“KidPic Day.” She also works with Autism Awareness, as well as the CCFA Foundation. 

 

Allie’s Gluten Free Goodies is certified gluten free by the Gluten Intolerance Group (GIG), and OU Kosher dairy products are used. She is currently working on having one of her ovens certified Kosher Dairy, but for now, she just has dairy free items available that are made with Kosher ingredients. It’s been a learning experience for her, and she says she isn’t sorry for the knowledge base that she has gained from it. The bakery held a soft opening June 18 and since then they’ve already been flooded with orders. 

 

“I sometimes feel like Kevin Costner in Field of Dreams. If you bake it well, they will come,” says Luckman. “I feel honored and privileged that so many people have become regular patrons in such a short time, and that they trust me and my staff to help make their cravings come true!”

 

Allie’s GF Goodies is at 18 West Village Green in Hicksville. For more information visit www.AlliesGFG.com or call 516-216-1719.


News

Dance has a variety of benefits for children. Just like other sports like soccer, tennis or basketball, it promotes good health, emotional and mental stability.

The Dance Place in Hicksville is the brainchild of former dancer, Miana DeLucia. As a child, DeLucia found relief in her local dance studio. She says, “When I was young, my brother was very sick. I used to go to the studio just to get away. There, I found my passion and it became like a second home to me. It was my safe place.”

The community is invited to show off their Comets pride at Hicksville’s Homecoming Fair, which takes place Saturday, Sept. 13, starting at 10 a.m.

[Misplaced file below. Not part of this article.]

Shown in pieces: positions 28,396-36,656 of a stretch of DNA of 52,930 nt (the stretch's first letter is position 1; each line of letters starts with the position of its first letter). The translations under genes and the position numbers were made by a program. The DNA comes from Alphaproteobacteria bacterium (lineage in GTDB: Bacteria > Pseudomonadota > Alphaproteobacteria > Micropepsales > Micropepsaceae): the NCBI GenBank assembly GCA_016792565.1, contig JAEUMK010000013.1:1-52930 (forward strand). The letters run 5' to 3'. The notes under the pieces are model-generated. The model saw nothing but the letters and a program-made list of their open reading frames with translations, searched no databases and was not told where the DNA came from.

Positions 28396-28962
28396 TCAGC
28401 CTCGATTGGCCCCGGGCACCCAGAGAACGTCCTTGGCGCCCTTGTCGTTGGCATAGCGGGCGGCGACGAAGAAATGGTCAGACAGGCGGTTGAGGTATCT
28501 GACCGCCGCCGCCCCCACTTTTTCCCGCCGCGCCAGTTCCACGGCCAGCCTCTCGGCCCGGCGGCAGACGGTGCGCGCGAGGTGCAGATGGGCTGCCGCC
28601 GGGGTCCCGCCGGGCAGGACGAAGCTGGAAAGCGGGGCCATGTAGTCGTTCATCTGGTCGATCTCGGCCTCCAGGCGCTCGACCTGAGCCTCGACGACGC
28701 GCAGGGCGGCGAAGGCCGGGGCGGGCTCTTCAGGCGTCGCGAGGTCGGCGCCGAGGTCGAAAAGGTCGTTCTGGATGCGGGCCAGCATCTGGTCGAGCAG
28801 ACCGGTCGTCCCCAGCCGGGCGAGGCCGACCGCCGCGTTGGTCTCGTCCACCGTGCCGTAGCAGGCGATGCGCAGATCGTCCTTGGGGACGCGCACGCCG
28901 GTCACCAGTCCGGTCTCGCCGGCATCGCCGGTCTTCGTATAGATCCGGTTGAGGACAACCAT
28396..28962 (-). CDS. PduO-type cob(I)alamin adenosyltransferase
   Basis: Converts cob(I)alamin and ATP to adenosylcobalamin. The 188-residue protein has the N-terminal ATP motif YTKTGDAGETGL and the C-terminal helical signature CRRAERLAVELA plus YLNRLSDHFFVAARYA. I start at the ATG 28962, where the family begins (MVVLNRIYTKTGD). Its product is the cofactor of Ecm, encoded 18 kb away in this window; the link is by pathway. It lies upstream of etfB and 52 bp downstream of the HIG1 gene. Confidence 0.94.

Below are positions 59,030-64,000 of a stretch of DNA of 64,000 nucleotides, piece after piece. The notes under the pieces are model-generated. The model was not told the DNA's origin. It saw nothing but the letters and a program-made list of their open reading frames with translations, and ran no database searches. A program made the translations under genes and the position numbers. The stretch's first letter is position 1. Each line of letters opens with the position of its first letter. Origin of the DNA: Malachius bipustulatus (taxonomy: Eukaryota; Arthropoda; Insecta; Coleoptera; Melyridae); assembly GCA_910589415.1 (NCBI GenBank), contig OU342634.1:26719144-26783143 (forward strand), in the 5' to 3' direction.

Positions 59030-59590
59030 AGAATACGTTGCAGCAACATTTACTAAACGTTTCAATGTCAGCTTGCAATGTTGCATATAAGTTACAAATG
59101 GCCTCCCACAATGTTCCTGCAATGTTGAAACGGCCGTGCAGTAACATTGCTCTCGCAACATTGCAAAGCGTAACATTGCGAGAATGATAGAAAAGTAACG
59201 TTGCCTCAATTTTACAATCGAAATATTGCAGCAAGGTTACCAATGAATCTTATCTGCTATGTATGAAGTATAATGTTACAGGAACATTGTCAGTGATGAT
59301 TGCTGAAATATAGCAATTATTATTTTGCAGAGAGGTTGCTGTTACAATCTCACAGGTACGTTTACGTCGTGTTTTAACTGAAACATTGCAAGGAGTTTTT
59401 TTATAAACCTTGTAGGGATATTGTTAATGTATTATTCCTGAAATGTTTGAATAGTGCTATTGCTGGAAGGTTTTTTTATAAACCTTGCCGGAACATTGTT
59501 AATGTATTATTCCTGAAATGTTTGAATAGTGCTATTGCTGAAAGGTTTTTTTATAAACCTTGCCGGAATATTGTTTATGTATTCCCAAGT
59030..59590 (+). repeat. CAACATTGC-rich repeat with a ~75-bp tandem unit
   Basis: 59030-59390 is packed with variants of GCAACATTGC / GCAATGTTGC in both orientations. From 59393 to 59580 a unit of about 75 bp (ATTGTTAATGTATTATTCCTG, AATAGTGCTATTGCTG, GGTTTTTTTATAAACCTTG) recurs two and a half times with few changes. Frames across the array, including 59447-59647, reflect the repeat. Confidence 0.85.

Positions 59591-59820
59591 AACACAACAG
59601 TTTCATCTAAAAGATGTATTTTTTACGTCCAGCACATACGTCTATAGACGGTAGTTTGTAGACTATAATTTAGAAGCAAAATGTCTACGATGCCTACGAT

The festivities start at 10 a.m. at Hicksville High School’s John A. Walker Soccer Field. A number of fun activities will be featured, including attractions like a giant slide and an obstacle course, plus many game booths courtesy of the individual PTA units and school clubs. Lunch and snack items will be available for purchase.


Sports

At 6 a.m. on a blustery Saturday morning 1,600 people arrived at Theodore Roosevelt Memorial Park to participate in the 27th annual Runner’s Edge Tobay triathlon and tri- relay race. The participants were from all over Long Island, some from upstate NY, a few from out of state and were all ages and some even with disabilities but all came with one goal in mind, to finish.

The course starts out as a half mile swim in Oyster Bay Harbor, then a 9.3 mile bike ride through Oyster Bay, Laurel Hollow, and Cove neck which is very hilly but finishes with a 2.9 mile downhill to the finish. Then the riders have one more leg of the race which is 3.2 mile run through Mill Neck and Brookville, up to Planting Fields Arboretum and back down to Roosevelt Park to the finish line.

Second year head coach Rob Carroll is encouraged by what he has seen from the Hicksville Comets in the preseason. For this reason, he feels the team is better than their preseason ranking of No. 13.

“Last year was a tough year for us,” he said in regards to their 1-7 season. “But we improved as it went on and played in some very competitive games.”

The team ended a 15-game losing streak last season with a 26-19 victory over Uniondale.  They also were barely edged 20-14 by Hempstead on a last minute score. The rest of the games featured several lopsided scores, which is why Carroll believes the team is being overlooked.


Calendar

BOE Meeting

September 10

HHS Class of 1954 Reunion

September 12, 13

Cruizin’ For A Cure Car Show

September 14



Columns

1959: The Year The Music Stopped Playing
Written by Michael A. Miller, mmillercolumn@gmail.com

The Eccentric Heiress Of ‘Empty Mansions’
Written by Mike Barry, MFBarry@optonline.net

Yellow Margarine And A Pitch For The Ages
Written by Michael A. Miller, mmillercolumn@gmail.com